Home of Campbell's Measured Mile, Daytona Beach Shores was incorporated in 1967. Understanding
the importance of motor racing to their history, the City of Daytona Beach Shores commissioned a monument to commemorate Otto Schultze, a
leader in the establishment of the Shores as a racing historical site. Schultze was a tireless champion in the effort to return the
Bluebird V to its home in the Daytona Beach area, and its image is depicted on the monument located in Max Samuely Park, 3048 South Atlantic Avenue. The actual Bluebird V is on display at
DAYTONA USA on the Daytona International Speedway site. Near the monument are the Living of Legends
of Auto Racing Memorial Bricks. These bricks commemorate the daring drivers of the beach racing era.
Just south of the Shores City Hall you will see a Drive-In Church. This was the original registration area for the beach race course.
Campbell’s famous record run of 276.82 mph was accomplished in a Measured Mile which begins at the Lifeguard Station on the beach north of Dunlawton Avenue and ends
at the Oceans One Condominium site.
The Oceanside Rotary Stock Car Racing Hall of Fame is located inside the Daytona Beach Hilton, 2637 South Atlantic Avenue. Large photographs of the famous inductees line the hallway leading to the Bill France Ballroom. Established in 1990, the Hall
of Fame honors drivers such as Lee and Richard Petty, Bobby Allison, Fireball Roberts, Marshall Teague, Buck Baker, Junior Johnson, and Bill
IX. Ponce Inlet (Ponce Park)
The historic beach/road race course stretches south on A1A from Wilbur-by-the-Sea to Ponce Inlet
Park at the time). The races started on A1A at the “north turn” 4511 South Atlantic Avenue, where a restaurant now stands. The cars travelled
south until they reached the end of the road where they accessed the beach at the Beach Street approach. From there they roared northward
for two miles before turning back up the beach approach onto A1A. First sanctioned by NASCAR in 1948, the beach/road course was in
continuous use until the completion of Daytona International Speedway in 1959.
X. Other Areas
The Volusia Speedway Park on State Road 40 in Barberville offers NASCAR racing throughout the year.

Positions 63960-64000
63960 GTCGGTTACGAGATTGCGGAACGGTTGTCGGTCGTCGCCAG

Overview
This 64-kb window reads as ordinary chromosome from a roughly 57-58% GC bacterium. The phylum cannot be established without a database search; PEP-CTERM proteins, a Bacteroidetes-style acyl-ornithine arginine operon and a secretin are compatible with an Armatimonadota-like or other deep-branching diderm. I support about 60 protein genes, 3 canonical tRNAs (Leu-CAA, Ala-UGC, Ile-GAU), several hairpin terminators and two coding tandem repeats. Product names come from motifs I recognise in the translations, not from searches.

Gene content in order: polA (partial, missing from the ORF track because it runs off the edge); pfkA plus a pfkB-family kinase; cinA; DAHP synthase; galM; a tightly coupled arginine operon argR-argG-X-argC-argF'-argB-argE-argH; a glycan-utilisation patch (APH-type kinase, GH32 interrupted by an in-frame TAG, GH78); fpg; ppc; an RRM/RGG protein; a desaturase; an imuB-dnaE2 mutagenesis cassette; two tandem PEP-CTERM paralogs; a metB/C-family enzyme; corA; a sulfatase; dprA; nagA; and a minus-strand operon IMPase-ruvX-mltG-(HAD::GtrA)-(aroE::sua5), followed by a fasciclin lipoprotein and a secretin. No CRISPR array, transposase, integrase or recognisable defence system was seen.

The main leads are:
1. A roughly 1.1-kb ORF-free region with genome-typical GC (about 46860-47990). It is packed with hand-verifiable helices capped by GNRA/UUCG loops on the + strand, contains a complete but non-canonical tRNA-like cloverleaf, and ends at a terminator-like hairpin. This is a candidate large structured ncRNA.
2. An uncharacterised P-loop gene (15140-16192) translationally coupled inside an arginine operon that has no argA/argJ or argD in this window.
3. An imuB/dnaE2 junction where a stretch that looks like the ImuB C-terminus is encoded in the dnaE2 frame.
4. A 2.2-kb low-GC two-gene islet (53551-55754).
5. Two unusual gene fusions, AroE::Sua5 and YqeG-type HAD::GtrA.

During the winter racing series over the years since 1968, the New Smyrna Beach Speedway on State Road 44 and State Road 415
has seen many Winston Cup drivers competing.
Mark Martin’s Klassix Auto Museum at 2909 West International Boulevard houses historic race cars, classical automobiles and
motorcycles. It also features a motorsports memorabilia gift shop and 1950’s style soda fountain ice cream shop.
XI. West Volusia
The DeLand area in West Volusia County has several historic sites that were part of the early days of racing. The Old Volusia County Fairgrounds was the site of a race track. Located on West New York Avenue at the railroad tracks, a section of the
historic grandstand is still standing. Drivers such as Lee Bible and Barney Oldfield raced in open wheel cars. The track first opened in 1926 and was a feature of Fair Week.
The DeLand Raceway operated at Spring Garden Avenue and McGregor Road until 1972. Originally, this site was only a natural hole where the
cars raced while the spectators watched from the hillsides.
Perhaps the most famous West Volusia site is Ralph Hankinson’s Hotel located at 300 South Volusia Avenue in Orange City. This two story wooden hotel was frequented by many race drivers from Hankinson’s racing circuit who wintered in the area. Bill France once called Mr. Hankinson long distance and collect to ask him to organize the races in Daytona Beach. Mr. Hankinson refused the collect call, and Bill France decided to promote them on his own.
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Volusia County Historic Preservation Board
and the Volusia County Government